As a result of these illegal connections many children have been electrocuted to death. The residents listed unemployment and poverty as the major problems facing them and indicated there are no poverty alleviation programs by either government or NGOs in the area. There is also no safe space and facilities for children to play. Another problem raised in the meeting was that political affiliations often are a stumbling block to the capacity of residents to speak in one voice in addressing their issues. There are three political parties with visible and active presence in the area, Inkatha Freedom Party, African National Congress and the Socialist Party of Azania. Often the government takes advantage of these divisions to throw a spanner in the works of any effort towards united action on the issue of housing. Between 2005 and 2006, the Socialist Party of Azania had a series of protest marches where it submitted a petition on the housing demands of the residents to both the provincial government and the eaThekwini municipality. There were also series of meetings between SOPA and the Ethekwini Municipality where the party tabled proposals on decent and habitable housing alternatives.

After endless meetings without meaningful decisions, the municipality representatives ultimately told SOPA that since it is a political party it must prove its worth by attaining seats in the local government where it can raise issues relating to housing, or else it must shut its mouth. Last year the residents of the squatter camps around Kenville marched to raise their issues. It is alleged that at this meeting the local councillor of the area under which the squatter camp nearby the refuse dump falls told the meeting that there were no problems in his area. In view of this history, the 16 June consultation mandated SOPA to explore possibilities of petitioning their local councillor as well as class action whereby the eThekwini municipality and the provincial government is taken to court for attack on the rights of the residents of the Kenville squatter camp to housing, security and human dignity.

The meeting also agreed that residents across the political spectrum need to be consulted and that contact be made with the local development committee. The committee was established by the Ethekwini municipality though some residents have reservations that it is mostly constituted by ANC members who just endorse whatever they are told by government officials. After the meeting the leadership of SOPA had a brief informal discussion with two members of the development committee.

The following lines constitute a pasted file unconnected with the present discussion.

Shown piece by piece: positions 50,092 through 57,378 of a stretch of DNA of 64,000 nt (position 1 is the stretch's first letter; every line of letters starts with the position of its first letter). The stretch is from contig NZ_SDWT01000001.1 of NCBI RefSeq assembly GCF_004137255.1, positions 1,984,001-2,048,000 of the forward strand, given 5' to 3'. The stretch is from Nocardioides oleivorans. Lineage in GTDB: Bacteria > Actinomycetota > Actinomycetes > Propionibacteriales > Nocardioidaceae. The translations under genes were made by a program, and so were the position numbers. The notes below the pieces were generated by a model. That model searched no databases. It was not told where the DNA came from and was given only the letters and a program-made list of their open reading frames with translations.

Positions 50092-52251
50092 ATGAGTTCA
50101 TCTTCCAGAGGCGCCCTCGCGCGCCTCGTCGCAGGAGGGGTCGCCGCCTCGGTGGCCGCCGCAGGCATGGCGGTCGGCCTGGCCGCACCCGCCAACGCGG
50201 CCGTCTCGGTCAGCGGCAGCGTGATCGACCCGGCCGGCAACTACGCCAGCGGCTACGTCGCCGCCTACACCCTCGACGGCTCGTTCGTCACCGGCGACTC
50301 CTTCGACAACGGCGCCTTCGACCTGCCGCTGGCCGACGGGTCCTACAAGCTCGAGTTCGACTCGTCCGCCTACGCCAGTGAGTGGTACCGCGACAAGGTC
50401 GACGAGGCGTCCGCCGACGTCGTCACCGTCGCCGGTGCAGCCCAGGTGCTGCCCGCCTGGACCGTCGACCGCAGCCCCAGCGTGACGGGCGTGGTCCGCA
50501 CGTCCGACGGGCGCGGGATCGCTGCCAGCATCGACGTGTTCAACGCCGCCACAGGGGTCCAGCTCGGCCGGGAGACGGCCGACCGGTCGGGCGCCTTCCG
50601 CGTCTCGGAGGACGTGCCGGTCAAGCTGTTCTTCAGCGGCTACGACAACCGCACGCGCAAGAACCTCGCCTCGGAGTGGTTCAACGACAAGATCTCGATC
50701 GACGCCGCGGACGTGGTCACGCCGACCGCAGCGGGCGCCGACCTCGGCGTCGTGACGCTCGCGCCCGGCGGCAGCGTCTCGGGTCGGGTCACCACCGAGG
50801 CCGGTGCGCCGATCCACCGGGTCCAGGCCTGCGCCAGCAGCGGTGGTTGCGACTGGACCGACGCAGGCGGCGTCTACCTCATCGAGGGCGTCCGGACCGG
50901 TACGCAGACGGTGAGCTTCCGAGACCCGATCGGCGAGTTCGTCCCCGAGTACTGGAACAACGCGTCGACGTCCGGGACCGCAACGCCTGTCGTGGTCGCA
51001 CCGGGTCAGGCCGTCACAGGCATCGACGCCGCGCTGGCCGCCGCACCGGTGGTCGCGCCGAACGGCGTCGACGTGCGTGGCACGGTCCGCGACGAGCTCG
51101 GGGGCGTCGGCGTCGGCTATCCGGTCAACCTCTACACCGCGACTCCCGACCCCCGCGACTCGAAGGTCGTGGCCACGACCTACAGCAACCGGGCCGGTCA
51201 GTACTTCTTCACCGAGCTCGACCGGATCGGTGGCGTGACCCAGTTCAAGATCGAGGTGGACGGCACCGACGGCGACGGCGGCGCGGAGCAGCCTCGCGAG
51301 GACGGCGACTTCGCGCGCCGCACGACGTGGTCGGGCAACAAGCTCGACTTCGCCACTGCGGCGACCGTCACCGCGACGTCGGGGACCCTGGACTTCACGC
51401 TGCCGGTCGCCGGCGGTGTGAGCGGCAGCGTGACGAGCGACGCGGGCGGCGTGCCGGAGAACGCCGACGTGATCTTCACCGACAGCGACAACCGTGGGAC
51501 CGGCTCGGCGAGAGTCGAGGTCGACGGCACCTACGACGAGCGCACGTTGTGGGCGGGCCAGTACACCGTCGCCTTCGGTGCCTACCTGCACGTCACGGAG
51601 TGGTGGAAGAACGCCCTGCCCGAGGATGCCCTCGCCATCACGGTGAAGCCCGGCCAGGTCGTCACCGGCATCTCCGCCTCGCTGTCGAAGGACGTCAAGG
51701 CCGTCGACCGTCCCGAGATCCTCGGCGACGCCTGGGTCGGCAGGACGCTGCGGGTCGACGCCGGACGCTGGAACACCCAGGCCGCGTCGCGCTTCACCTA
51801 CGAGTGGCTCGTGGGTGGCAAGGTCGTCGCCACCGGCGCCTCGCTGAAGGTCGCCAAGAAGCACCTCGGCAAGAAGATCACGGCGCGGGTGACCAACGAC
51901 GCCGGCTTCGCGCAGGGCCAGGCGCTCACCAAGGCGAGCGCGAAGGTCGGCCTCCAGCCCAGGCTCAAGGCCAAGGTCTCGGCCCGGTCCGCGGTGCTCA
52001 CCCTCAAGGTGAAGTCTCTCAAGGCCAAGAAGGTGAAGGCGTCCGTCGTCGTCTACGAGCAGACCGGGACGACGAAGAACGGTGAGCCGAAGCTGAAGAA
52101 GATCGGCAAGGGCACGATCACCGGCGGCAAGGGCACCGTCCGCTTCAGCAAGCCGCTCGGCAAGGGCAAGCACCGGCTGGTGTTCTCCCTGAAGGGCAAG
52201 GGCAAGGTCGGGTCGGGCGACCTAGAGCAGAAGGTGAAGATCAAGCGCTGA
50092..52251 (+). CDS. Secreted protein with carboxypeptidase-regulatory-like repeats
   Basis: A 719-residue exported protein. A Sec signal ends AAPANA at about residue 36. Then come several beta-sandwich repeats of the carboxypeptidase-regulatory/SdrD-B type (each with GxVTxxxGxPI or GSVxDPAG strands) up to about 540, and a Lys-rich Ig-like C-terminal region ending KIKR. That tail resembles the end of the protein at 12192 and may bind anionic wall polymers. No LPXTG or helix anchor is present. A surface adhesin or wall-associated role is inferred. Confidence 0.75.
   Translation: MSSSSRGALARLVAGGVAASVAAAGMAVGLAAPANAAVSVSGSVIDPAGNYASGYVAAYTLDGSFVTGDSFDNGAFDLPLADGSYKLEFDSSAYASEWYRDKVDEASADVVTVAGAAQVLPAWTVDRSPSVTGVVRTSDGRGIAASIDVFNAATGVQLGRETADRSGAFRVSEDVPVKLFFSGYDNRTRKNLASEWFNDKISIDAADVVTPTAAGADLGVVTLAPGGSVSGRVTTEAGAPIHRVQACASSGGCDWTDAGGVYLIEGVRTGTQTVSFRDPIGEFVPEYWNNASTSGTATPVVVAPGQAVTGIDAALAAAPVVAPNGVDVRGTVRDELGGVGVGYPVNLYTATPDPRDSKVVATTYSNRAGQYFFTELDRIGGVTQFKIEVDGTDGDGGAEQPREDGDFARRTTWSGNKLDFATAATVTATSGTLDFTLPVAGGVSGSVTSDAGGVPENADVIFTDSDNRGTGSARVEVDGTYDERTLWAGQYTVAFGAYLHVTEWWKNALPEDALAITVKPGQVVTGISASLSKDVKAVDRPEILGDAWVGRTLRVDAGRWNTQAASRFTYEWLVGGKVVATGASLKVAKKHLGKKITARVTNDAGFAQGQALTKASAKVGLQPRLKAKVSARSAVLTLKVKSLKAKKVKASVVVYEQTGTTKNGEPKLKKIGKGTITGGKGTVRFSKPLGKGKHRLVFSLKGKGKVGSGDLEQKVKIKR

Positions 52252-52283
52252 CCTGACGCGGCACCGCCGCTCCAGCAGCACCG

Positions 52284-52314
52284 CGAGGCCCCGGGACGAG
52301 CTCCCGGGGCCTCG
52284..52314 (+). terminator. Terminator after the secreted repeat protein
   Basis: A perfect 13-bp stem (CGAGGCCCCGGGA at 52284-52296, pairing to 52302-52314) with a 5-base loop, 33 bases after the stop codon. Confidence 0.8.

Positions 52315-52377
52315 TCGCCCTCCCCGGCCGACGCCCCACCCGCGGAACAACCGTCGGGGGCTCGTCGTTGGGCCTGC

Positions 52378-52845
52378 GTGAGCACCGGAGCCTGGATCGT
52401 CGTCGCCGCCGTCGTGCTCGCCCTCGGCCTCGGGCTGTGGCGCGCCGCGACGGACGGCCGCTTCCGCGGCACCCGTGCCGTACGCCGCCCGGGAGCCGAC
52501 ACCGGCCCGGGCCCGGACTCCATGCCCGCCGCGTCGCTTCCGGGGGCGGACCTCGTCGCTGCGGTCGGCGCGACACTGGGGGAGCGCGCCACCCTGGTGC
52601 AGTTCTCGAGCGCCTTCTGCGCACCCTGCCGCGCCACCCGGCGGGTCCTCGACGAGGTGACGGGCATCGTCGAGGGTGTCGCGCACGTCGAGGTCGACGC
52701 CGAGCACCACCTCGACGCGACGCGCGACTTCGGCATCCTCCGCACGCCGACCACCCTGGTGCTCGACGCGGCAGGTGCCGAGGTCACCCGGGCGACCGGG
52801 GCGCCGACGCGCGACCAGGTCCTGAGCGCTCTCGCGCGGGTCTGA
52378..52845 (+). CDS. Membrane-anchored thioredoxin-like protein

The committee members informed SOPA that by October this year some households in this squatter camp will be relocated to the adjacent area where there are some spaces in between formal houses and shacks. They indicated that shackdwellers from other areas in the vicinity of Kenville are also going to be relocated there. This means that only a small number of the shackdwellers at this specific squatter camp will actually be relocated. The said area is already dense and is still within the vicinity of the refuse dump, which means there really will not be much change in the wellbeing and quality of the lives of these residents. The resettling of people from a squalid dumping place to just lesser squalid conditions raises the question as to the significance of the change from the department of housing to the department of human settlement.

The positive interpretation will be that ‘human settlement’ entails the provision of more than housing, and indicates that the houses will have adequate yards that provide for food gardening and other activities and should go along with social amenities and be within reasonable distance to places of employment, etc.